A New Breed of Systems Software Makes Inbound Processing a Reality
February 14, 2005
StreamBase Systems, Inc. launches a new class of system software at the DEMO@15! Conference today. The StreamBAse Stream Processing Engine is the first of a new class of system software that provides the ability to process, analyze, and act on streaming real-time information at blindingly fast speeds while still allowing developers to build, deploy, and modify their real-time applications in as little as a few hours. Created to address the realities of processing streaming real-time data that is high volume, moves at high velocity, is highly volatile with changes measured in fractions of seconds and has a value with a short shelf-life, StreamBase applies familiar models to a new problem in a novel and exciting way.
Dr. Mike Stonebraker, one the world's foremost RDBMS pioneers and founder of Ingres and Illustra, now at MIT, has been working for some years on what is believed to be the next exciting thing in the world of data management. The common thought process regarding data management is 'storage and retrieval.' However, there is an increasing area of data management that deals with a different kind of data--data that is valuable when it is received, but has little or no historical value. The objective with this type of data is to react to it, not store it, (although it can be stored, after it has been reacted to). Standard databases deal ineffectively with this type of data. We are moving more and more towards real-time data, without a database engine designed to handle streams of data rather than stored data. The project Dr. Stonebraker has been working on, originally called Aurora, has developed a new infrastructure, called a Stream Processing Engine, which does inbound processing and has now been released as StreamBase. The StreamBase Processing Engine responds to the challenge of how to understand and react instantaneously to the unprecedented increase in the amount of live data in today's world.
The first thing a database does is store the data. Whether it is a large relational database, or a real-time engine, the data is essentially stopped and put into some kind of store. The fundamental principle behind StreamBase is to keep the data moving--data is not stored in any container, it is not put on disk or even stored in memory. StreamBase is able to run SQL-type queries directly on the data as it slides by, a significant element of why it is as quick as it is, running as high as 142,000 messages per second.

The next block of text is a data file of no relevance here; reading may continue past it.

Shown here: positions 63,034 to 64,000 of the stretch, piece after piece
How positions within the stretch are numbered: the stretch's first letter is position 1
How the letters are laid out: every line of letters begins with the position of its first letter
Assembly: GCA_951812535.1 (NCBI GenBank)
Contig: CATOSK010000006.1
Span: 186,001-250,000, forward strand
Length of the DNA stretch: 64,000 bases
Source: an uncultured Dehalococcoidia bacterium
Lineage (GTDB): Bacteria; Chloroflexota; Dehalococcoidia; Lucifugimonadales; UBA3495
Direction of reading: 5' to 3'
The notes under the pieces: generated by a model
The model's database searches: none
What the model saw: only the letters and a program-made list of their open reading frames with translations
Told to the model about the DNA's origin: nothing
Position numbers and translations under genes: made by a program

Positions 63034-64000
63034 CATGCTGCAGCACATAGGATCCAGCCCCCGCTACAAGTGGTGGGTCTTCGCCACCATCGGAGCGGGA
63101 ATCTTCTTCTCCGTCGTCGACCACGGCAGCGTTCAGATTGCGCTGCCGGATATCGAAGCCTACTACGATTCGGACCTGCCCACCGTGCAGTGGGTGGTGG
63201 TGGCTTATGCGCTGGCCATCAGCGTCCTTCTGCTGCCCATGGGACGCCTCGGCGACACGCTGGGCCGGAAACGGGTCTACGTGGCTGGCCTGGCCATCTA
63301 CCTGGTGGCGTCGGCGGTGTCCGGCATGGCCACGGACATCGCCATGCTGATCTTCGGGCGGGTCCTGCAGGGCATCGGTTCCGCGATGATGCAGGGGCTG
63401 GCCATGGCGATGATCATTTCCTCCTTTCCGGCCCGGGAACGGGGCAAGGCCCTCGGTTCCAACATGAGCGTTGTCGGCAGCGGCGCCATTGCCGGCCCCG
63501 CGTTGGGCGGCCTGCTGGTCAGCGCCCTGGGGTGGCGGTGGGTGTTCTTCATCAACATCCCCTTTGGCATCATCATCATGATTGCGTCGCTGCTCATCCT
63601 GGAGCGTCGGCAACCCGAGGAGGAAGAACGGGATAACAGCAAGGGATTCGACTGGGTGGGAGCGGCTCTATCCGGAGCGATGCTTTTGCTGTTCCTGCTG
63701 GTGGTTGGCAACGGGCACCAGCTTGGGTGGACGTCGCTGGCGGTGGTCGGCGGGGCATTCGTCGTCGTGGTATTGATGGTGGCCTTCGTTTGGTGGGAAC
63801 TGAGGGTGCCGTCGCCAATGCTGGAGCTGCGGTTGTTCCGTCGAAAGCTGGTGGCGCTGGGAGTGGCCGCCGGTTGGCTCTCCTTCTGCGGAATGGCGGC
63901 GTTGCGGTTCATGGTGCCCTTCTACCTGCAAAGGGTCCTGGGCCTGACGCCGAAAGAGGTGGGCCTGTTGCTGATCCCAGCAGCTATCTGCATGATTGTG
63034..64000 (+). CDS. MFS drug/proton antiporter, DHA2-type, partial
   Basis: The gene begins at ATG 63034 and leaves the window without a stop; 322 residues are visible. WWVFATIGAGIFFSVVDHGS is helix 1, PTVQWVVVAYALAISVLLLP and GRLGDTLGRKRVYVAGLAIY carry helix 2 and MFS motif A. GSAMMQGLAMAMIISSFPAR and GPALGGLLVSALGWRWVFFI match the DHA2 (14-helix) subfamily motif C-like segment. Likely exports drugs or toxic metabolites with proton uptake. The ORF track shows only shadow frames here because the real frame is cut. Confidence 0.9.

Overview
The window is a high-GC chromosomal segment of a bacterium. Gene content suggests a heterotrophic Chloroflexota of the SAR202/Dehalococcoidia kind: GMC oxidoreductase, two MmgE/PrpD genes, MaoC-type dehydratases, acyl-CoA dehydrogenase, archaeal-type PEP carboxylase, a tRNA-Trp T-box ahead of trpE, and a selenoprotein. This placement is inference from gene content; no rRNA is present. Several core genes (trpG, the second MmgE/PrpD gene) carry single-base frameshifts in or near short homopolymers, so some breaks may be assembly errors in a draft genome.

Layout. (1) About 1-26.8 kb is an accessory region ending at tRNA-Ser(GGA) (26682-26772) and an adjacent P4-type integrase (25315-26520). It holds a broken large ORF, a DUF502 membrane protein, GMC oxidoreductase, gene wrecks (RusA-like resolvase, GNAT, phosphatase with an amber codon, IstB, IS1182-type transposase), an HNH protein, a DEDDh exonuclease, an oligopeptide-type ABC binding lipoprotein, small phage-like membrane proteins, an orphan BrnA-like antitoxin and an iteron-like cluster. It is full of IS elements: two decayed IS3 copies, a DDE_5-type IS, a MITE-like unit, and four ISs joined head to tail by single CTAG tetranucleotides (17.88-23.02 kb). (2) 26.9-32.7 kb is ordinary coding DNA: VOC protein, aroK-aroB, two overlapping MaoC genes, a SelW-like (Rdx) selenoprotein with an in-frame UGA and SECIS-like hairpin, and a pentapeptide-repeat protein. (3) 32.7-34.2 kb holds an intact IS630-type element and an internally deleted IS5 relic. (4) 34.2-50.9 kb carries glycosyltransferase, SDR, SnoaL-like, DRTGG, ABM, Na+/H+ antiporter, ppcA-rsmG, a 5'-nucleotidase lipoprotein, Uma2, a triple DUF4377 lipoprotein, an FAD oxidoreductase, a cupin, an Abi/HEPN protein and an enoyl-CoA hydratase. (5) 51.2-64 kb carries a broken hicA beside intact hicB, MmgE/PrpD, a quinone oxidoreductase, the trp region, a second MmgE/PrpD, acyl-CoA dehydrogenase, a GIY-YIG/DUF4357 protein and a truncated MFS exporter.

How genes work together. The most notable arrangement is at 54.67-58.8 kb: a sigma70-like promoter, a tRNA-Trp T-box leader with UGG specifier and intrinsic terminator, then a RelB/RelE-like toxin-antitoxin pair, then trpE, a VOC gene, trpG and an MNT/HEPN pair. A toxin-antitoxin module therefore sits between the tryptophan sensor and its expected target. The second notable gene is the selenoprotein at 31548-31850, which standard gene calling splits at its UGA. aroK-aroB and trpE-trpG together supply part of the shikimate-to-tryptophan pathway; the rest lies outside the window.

"Once you recognize that storage is not always necessary for real-time data, and that it is better to do queries on the stream of data rather than on a disk, you will get 100 times performance improvement," states StreamBase CEO Barry Morris. In addition, StreamBase is a multi-threaded, all in one operating system process; it does not talk to another database server, nor does it talk to a middleware system.
Initial interest in this project stemmed from the possibility of sensor networks and the need for every barcode to come with an electronic tag. The advent of sensor networks and RFID technologies will accelerate a flood of event data. The possibilities going forward are endless. The types of applications that can be built with StreamBase vary as widely as the data those applications will handle.
Financial services, telecommunications, industrial process control, homeland security, and the military are key areas where these streams of real-time complex events must be processed, analyzed, and acted upon with virtually zero latency. A variety of adapters, such as TIBCO® Rendezvous, are available to interface common market data feeds or customers can build their own input/output adapters.
The StreamBase Processing Engine combines four critical elements to meet the needs of the real-time information environment.
Available from StreamBase, the product is licensed on a pre-processor basis with typical deployments starting at $60,000 per year.